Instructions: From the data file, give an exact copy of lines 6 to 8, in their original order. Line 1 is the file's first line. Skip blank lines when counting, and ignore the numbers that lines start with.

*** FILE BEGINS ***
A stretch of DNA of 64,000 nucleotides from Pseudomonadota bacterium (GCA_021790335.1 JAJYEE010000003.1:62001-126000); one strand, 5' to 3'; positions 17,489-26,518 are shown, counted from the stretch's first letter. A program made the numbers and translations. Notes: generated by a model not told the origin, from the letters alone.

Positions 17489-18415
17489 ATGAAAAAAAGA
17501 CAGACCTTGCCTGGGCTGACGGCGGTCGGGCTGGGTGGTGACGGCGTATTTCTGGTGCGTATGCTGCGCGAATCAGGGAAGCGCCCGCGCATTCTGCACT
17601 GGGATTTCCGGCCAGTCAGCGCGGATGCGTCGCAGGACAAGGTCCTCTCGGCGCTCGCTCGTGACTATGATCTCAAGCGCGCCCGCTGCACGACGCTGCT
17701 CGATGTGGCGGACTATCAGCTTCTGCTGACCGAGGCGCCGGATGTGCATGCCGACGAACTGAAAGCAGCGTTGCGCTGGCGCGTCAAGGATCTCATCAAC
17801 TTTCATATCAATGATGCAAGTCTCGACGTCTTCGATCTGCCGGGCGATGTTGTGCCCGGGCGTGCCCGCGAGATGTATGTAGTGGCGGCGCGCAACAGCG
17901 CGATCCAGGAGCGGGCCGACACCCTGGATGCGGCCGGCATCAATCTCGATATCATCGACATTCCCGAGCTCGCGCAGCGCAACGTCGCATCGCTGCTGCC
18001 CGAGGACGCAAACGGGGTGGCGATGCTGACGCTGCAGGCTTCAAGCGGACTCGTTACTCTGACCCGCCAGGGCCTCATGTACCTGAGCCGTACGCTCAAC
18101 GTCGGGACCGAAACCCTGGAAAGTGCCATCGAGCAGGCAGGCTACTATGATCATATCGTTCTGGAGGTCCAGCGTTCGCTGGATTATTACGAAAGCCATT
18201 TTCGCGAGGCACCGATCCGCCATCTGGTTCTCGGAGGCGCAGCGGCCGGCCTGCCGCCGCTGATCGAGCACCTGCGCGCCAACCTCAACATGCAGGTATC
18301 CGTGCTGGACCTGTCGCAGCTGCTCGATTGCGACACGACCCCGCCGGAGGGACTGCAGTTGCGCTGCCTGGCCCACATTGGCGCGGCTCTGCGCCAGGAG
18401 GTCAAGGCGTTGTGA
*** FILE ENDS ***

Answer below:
17701 CGATGTGGCGGACTATCAGCTTCTGCTGACCGAGGCGCCGGATGTGCATGCCGACGAACTGAAAGCAGCGTTGCGCTGGCGCGTCAAGGATCTCATCAAC
17801 TTTCATATCAATGATGCAAGTCTCGACGTCTTCGATCTGCCGGGCGATGTTGTGCCCGGGCGTGCCCGCGAGATGTATGTAGTGGCGGCGCGCAACAGCG
17901 CGATCCAGGAGCGGGCCGACACCCTGGATGCGGCCGGCATCAATCTCGATATCATCGACATTCCCGAGCTCGCGCAGCGCAACGTCGCATCGCTGCTGCC